Legal opioids, tobacco, alcohol and gambling are all very available in Minnesota (as are illegal versions). These legal businesses do not usually sell their products in a plain paper wrapper from a nondescript trailer. On the contrary, they market their products widely, conveniently and professionally, using sophisticated psychological techniques, not only to communicate with the general public but also to take advantage of many consumers’ addictive vulnerabilities.
Nudging through association
So how sophisticated is the marketing, really? As a start, I would suggest reading some of Nobel Prize winning economist Daniel Kahneman’s work, such as his book “Thinking Fast and Slow.” As a result of research, Kahneman and other social scientists have demonstrated that our lives are substantially guided by the intuitive and automatic part of our minds, rather than the reasoning and conscious part. Persuasion that is directed at that automatic part is more effective, in part because “laziness is built deep into our nature.” We are therefore vulnerable to manipulation through targeted “priming” messages that overtly or covertly create associations that nudge us where the manipulators want us to go. Advertisers (and political advisers) are well aware of this and related research. They misuse it to market their messages.
Unfortunately, none of this seems to shock us anymore. Tobacco, alcohol and gambling are all generally accepted now as big businesses with very limited restrictions. Their revenues are generally increasing, and more Americans are becoming addicts. Casinos and alcoholic beverages are big advertisers in Minnesota, as is the state’s lottery. And to the extent governments are not directly marketing these products themselves, they are certainly reliant on the tax revenue that is generated. Overprescribed legal drugs may be somewhat different in character, but anyone who watches television is well aware of the excessive marketing of pharmaceuticals in America.
The four familiar businesses discussed above are not, unfortunately, the only ones that engage in rotten capitalism, in varying amounts. Parts of two huge and less tainted industries are now dipping deeply into the rotten formula. Writing about tech last November, David Brooks observed in the New York Times: The social media industry “is causing addiction on purpose to make money. Tech companies understand what causes dopamine surges in the brain and they lace their products with ‘hijacking techniques’ that lure us in and create ‘compulsion loops.’ ” Video games, of course, are also designed to become addictive. This certainly sounds a lot like big tobacco companies adding extra nicotine to cigarettes to ensure they are addictive. No wonder there is new pressure to regulate social media.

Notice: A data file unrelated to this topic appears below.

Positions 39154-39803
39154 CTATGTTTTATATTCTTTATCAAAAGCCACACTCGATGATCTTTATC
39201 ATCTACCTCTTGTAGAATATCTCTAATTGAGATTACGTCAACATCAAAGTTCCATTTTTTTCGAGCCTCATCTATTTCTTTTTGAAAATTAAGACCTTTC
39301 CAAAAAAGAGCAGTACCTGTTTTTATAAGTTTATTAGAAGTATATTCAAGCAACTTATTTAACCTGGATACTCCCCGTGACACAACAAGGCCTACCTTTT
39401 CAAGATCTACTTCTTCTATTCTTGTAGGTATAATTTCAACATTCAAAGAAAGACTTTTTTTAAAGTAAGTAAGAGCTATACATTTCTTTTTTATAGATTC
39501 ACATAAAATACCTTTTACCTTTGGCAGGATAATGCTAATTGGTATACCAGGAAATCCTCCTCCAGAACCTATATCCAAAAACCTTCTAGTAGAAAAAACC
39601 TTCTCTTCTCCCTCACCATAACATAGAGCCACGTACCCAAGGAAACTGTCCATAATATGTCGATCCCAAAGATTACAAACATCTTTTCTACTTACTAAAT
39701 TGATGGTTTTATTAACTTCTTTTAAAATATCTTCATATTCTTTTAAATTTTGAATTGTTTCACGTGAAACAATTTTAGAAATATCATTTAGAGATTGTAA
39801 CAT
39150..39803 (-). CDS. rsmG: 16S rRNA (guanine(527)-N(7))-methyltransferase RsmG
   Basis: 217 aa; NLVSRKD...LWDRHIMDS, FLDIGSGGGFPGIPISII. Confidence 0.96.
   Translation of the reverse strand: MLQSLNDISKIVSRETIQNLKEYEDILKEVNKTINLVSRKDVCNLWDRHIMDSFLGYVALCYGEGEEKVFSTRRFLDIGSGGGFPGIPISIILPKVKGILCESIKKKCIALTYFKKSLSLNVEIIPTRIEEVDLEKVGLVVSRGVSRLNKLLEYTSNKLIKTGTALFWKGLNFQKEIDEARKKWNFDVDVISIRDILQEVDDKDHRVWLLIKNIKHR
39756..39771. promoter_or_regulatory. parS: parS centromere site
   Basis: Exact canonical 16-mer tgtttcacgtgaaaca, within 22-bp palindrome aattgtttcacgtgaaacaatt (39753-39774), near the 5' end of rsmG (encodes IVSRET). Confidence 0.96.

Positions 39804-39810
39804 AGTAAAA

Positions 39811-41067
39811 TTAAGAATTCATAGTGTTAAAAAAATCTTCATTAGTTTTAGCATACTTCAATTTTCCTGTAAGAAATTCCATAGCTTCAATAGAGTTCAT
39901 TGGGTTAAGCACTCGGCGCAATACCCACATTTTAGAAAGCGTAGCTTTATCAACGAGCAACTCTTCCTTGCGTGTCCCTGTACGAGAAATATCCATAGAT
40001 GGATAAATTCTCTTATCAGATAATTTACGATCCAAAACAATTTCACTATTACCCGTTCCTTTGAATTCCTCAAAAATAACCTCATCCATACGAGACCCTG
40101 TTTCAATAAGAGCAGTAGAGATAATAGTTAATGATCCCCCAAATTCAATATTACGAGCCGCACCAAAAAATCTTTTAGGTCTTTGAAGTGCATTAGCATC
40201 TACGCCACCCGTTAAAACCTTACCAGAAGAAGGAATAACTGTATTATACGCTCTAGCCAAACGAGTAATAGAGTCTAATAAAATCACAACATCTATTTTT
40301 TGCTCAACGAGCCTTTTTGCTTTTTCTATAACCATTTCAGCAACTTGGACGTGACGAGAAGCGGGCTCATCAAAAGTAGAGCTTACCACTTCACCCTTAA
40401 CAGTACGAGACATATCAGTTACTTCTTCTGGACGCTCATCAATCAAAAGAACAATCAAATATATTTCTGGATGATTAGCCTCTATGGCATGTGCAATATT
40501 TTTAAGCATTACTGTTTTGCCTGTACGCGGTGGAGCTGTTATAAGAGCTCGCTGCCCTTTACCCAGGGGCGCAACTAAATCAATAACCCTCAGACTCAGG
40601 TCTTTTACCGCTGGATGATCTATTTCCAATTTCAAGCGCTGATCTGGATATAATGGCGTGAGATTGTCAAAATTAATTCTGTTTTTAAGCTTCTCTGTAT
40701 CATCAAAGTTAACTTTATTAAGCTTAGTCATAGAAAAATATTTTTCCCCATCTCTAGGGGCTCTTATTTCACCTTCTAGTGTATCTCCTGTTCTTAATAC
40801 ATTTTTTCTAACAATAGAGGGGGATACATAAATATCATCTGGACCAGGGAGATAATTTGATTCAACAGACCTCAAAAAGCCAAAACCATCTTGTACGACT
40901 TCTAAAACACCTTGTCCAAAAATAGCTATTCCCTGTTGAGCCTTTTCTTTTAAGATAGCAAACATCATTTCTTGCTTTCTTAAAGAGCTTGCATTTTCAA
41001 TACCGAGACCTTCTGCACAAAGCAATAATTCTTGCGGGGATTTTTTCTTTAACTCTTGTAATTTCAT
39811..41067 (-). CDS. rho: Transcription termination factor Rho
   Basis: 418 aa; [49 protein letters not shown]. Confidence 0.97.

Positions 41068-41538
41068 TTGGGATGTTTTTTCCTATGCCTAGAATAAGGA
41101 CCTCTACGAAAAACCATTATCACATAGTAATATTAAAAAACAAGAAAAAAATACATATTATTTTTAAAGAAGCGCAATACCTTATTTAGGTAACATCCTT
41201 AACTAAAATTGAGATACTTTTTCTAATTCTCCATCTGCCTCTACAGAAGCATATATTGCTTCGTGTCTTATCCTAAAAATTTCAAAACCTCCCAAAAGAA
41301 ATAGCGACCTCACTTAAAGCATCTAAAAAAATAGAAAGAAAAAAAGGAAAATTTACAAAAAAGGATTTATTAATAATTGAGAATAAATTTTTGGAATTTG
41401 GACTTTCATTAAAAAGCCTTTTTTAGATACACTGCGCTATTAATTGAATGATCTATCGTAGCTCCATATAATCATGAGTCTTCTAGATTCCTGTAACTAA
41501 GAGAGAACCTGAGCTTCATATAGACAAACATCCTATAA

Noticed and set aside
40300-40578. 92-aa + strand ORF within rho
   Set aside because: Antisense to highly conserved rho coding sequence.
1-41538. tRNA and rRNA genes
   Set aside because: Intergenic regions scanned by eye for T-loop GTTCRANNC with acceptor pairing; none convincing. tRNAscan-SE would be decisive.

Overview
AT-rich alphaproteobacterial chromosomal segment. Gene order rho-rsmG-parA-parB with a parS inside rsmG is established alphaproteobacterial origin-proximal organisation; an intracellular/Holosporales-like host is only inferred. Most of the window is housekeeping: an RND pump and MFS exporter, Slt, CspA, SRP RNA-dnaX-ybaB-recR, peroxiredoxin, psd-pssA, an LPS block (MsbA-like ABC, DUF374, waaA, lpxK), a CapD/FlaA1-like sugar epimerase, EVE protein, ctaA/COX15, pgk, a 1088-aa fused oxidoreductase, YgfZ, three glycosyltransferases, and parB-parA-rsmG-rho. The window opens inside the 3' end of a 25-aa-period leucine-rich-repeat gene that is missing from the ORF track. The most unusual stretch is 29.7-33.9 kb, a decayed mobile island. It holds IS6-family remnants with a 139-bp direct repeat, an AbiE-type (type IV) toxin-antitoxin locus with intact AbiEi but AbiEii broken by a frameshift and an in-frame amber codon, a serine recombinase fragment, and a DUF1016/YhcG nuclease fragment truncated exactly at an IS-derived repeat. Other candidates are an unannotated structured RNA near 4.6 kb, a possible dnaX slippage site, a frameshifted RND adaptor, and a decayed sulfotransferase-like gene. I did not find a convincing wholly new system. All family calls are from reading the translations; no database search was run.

The marketing of unhealthy foods
What about food and beverage companies? We know that some advertise and sell sugary and salty foods that are not healthy. We also know that although the causes of obesity are complex, an unhealthy diet with excessive calories, salt and sugar is one of the principal causes. In the United States, the CDC calculates that the proportion of obese adults is increasing and has currently reached about 40 percent of American adults age 18 and above. In 1962, that proportion was only 13 percent. Since then, the consumption of unhealthy foods has expanded. Today, the combined annual revenues of fast food restaurants and snack food and sugar sweetened soda businesses exceed $350 billion, and that does not reflect the total of all unhealthy food sales. The American Heart Association estimates the annual medical costs associated with obesity to be $190 billion. The CDC advises that obesity’s related health conditions include heart disease, stroke, type 2 diabetes and certain types of cancer.
There are other businesses with “rotten” elements not covered here. The sale of pornography and military-style firearms are two other examples that quickly come to mind, as are others.